“What has been blown up?”
The bewilderment was great, for although accidents were common, such a violent explosion as this one had never been seen, and everybody perceived that something terribly strange had happened.
Attempts were made to locate the place of the accident; districts, streets, different buildings, clubs, theatres, and shops were mentioned. Information gradually became more precise and at last the truth was known.
“The Steel Trust has just been blown up.”
Clair put his watch back into his pocket.
Caroline looked at him closely and her eyes filled with astonishment.
At last she whispered in his ear:
“Did you know it? Were you expecting it? Was it you . . . ?”
He answered very calmly:
“That town ought to be destroyed.”
She replied in a gentle and thoughtful tone:
“I think so too.”
And both of them returned quietly to their work.
From that day onward, anarchist attempts followed one another every week without interruption. The victims were numerous, and almost all of them belonged to the poorer classes. These crimes roused public resentment. It was among domestic servants, hotel-keepers, and the employees of such small shops as the Trusts still allowed to exist, that indignation burst forth most vehemently. In popular districts women might be heard demanding unusual punishments for the dynamitards. (They were called by this old name, although it was hardly appropriate to them, since, to these unknown chemists, dynamite was an innocent material only fit to destroy ant-hills, and they considered it mere child’s play to explode nitro-glycerine with a cartridge made of fulminate of mercury.) Business ceased suddenly, and those who were least rich were the first to feel the effects. They spoke of doing justice themselves to the anarchists. In the mean time the factory workers remained hostile or indifferent to violent action. They were threatened, as a result of the decline of business, with a likelihood of losing their work, or even a lock-out in all the factories. The Federation of Trade Unions proposed a general strike as the most powerful means of influencing the employers, and the best aid that could be given to the revolutionists, but all the trades with the exception of the gliders refused to cease work.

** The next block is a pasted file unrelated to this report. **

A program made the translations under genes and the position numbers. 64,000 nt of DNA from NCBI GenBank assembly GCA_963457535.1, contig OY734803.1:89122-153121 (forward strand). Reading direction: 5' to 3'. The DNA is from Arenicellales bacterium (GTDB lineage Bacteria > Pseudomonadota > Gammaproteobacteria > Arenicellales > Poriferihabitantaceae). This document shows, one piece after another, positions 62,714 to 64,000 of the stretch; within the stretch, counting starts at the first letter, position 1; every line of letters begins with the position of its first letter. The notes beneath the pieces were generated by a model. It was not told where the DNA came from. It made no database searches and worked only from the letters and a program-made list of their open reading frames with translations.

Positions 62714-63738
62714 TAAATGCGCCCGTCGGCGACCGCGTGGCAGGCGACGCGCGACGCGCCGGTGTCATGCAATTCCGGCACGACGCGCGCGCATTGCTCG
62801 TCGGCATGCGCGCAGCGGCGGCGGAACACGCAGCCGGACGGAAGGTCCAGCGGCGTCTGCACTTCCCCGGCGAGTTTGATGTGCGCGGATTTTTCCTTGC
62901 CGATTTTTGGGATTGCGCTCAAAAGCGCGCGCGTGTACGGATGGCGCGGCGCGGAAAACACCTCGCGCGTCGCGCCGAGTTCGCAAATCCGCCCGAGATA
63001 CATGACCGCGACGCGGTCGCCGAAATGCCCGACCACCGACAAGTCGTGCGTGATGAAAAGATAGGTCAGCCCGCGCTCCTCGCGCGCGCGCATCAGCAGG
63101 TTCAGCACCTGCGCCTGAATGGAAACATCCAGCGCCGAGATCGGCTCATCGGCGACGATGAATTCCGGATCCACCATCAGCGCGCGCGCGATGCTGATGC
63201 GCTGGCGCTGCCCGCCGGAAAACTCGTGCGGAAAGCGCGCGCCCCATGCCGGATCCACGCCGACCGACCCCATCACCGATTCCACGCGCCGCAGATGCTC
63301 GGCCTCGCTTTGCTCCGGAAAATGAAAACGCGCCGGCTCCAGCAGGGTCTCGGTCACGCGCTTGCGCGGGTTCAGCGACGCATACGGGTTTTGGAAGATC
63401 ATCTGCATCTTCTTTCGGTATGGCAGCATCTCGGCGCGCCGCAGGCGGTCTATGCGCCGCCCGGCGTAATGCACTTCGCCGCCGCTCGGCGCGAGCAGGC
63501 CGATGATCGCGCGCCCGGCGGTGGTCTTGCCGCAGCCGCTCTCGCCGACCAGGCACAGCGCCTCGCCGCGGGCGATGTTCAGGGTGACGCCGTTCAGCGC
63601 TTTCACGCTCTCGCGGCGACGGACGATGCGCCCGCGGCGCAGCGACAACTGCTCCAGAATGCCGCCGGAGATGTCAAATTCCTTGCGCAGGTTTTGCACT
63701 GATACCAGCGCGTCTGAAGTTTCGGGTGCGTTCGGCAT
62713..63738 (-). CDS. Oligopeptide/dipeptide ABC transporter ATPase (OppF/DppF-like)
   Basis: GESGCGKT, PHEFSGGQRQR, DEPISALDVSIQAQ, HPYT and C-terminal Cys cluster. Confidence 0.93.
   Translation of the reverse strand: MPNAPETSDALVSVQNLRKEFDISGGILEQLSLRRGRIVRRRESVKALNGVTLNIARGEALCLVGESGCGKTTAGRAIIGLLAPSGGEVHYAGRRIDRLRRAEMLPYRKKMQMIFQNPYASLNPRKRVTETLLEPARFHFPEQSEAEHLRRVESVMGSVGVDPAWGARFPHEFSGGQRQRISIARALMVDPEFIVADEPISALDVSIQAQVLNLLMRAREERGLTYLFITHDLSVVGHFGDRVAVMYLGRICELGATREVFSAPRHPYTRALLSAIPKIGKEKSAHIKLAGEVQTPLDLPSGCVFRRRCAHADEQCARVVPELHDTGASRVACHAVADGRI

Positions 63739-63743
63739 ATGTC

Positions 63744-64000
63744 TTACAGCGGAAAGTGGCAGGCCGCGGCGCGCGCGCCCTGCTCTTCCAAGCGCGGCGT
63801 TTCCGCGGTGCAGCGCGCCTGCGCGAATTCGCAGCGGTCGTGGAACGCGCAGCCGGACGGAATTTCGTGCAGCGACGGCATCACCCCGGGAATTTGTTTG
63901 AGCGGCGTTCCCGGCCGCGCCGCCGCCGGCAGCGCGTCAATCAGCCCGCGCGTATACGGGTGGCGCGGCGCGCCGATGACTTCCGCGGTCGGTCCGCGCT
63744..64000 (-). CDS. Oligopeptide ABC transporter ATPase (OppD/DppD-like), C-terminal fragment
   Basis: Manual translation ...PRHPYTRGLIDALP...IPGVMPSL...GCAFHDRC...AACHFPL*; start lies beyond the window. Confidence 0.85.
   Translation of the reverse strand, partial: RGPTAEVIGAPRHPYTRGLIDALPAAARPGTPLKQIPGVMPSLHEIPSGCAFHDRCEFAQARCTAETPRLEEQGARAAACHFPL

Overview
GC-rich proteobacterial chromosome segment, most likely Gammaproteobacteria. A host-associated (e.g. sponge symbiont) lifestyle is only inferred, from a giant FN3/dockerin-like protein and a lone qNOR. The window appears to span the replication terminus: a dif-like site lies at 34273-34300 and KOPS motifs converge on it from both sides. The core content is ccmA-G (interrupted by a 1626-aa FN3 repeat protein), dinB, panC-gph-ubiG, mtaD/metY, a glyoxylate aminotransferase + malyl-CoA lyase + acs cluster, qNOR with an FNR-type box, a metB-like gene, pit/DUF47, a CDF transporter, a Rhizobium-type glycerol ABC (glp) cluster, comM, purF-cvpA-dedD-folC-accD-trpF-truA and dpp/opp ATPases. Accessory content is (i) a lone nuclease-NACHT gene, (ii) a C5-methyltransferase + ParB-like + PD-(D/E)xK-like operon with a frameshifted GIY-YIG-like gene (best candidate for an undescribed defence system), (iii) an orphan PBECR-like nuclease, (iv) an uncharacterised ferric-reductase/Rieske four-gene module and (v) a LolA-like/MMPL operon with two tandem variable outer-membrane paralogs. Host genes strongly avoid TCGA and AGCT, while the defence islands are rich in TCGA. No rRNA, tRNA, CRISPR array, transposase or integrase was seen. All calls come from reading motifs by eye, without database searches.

The police made numerous arrests. Troops summoned from all parts of the National Federation protected the offices of the Trusts, the houses of the multi-millionaires, the public halls, the banks, and the big shops. A fortnight passed without a single explosion, and it was concluded that the dynamitards, in all probability but a handful of persons, perhaps even Still fewer, had all been killed or captured, or that they were in hiding, or had taken flight. Confidence returned; it returned at first among the poorer classes. Two or three hundred thousand soldiers, who bad been lodged in the most closely populated districts, stimulated trade, and people began to cry out: “Hurrah for the army!”